Jane’s Walk Ottawa: May 2-3
Jane’s Walk Ottawa 2015 explores all corners of the city
Gain insight into history, planning, design and civic engagement through more than 50 walks across the Ottawa-Gatineau region.
Ottawa, ON – April 22, 2015 – On May 2 and 3, hundreds of Ottawans will take to the streets for the city’s eighth-annual Jane’s Walk. Discover a new neighbourhood or rediscover your own during a weekend of free walking tours led by local residents passionate about where they live, work and play.
This year Jane’s Walk Ottawa is proud to feature not only previously popular walks such as renowned architect Barry Padolsky’s tour of the ByWard Market and a look at the wild foods that can be foraged in the city, but also several new ones. Among these are:
• First-ever Jane’s PADDLE
• Jane’s RUN of Burritts Rapids
• A tour of Ottawa’s “Library of the future” – the Beaverbrook Branch
• The new Lansdowne Park
• Manotick Village renewal
• Sustaining nature within an urban development at the Beaver Pond with Kanata North Coun. Marianne Wilkinson
Walks are free and open to all. The full schedule of walks in Ottawa is available at www.janeswalkottawa.ca
As usual, the event kicks off with Jane’s Talk on the evening of Wednesday, April 29, featuring a talk on New Directions for Urban Infill by City Planner Alain Miguelez, Program Manager for Zoning, Intensification and Neighbourhoods for the City of Ottawa.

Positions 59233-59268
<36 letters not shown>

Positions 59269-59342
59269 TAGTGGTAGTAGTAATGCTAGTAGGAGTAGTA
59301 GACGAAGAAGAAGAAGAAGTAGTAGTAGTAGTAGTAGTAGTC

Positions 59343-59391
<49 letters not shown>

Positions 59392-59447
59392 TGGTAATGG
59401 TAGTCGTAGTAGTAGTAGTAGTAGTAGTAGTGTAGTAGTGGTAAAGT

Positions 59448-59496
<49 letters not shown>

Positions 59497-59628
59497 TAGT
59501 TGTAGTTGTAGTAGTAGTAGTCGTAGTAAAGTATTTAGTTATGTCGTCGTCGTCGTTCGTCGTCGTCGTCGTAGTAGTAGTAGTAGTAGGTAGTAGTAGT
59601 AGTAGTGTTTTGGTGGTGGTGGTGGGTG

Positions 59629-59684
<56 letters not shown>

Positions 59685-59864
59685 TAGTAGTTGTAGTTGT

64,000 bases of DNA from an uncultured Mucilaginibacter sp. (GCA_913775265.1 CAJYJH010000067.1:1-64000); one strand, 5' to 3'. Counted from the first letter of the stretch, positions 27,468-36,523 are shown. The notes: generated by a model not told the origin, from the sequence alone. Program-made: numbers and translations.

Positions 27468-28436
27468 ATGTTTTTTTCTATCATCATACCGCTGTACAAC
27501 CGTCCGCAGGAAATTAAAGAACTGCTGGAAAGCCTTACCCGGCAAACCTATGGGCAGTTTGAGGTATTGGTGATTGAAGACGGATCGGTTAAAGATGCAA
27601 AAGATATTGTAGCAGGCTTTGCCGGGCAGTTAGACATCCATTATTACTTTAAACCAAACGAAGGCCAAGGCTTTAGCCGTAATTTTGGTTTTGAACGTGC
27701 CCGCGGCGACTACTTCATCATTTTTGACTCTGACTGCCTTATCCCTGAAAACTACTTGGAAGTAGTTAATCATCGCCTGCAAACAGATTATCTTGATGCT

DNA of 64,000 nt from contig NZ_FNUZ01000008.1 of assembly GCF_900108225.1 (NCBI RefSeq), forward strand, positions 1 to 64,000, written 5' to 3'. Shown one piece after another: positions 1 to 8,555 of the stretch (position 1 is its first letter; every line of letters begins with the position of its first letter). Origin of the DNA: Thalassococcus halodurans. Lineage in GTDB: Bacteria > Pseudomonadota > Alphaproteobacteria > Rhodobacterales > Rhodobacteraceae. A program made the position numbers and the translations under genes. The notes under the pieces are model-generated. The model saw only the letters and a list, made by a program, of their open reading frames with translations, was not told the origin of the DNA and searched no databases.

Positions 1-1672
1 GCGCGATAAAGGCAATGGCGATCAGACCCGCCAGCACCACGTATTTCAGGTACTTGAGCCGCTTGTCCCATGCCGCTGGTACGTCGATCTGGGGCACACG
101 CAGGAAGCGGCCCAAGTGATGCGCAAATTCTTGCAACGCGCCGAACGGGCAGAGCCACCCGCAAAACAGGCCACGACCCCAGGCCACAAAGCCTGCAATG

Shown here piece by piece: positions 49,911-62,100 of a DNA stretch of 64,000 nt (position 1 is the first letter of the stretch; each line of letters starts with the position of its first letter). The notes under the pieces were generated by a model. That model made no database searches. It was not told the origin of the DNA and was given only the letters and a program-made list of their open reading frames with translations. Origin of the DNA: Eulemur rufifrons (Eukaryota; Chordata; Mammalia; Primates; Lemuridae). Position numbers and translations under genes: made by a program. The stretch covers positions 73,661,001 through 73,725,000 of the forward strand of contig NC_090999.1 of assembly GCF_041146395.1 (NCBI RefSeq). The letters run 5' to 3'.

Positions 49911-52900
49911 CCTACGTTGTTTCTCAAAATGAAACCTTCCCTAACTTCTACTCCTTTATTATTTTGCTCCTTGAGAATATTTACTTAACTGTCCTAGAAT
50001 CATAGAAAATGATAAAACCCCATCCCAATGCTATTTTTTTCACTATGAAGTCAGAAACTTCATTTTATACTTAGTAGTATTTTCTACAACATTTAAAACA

Jane’s Talk takes place Wednesday, April 29 at the National Capital Commission’s Urbanism Lab at 40 Elgin St., 5th Floor. Doors open at 7 p.m. Admission is free.
About Jane’s Walk
Jane’s Walk Ottawa began in 2008 with 14 citizen-led walks and has since grown to more than 50 walks spanning neighbourhoods from Kanata to Orléans. Offered in English or French, these walking tours welcomed more than 2,000 participants last year.
Created in Toronto in 2007, Jane’s Walk celebrates the life and work of urban theorist and activist Jane Jacobs by encouraging residents to get out and explore their city. Arguing from a grassroots perspective, Jacobs called for a more people-centred approach to urban planning. She famously coined the term “sidewalk ballet” to describe her own experience of a vibrant, healthy neighbourhood. Free walking tours are led by local residents and volunteers who want to share their own sidewalk ballet, from Calgary to Canberra, Guelph to Guadalajara. In 2012, Jane’s Walk hosted more than 500 walks in 85 cities and 17 countries across the world.
In 2013, Jane’s Walk received the City Soul Award from the Canadian Urban Institute for fostering urban literacy and civic engagement.
“Cities have the capability of providing something for everybody, only because, and only when, they are created by everybody.” – Jane Jacobs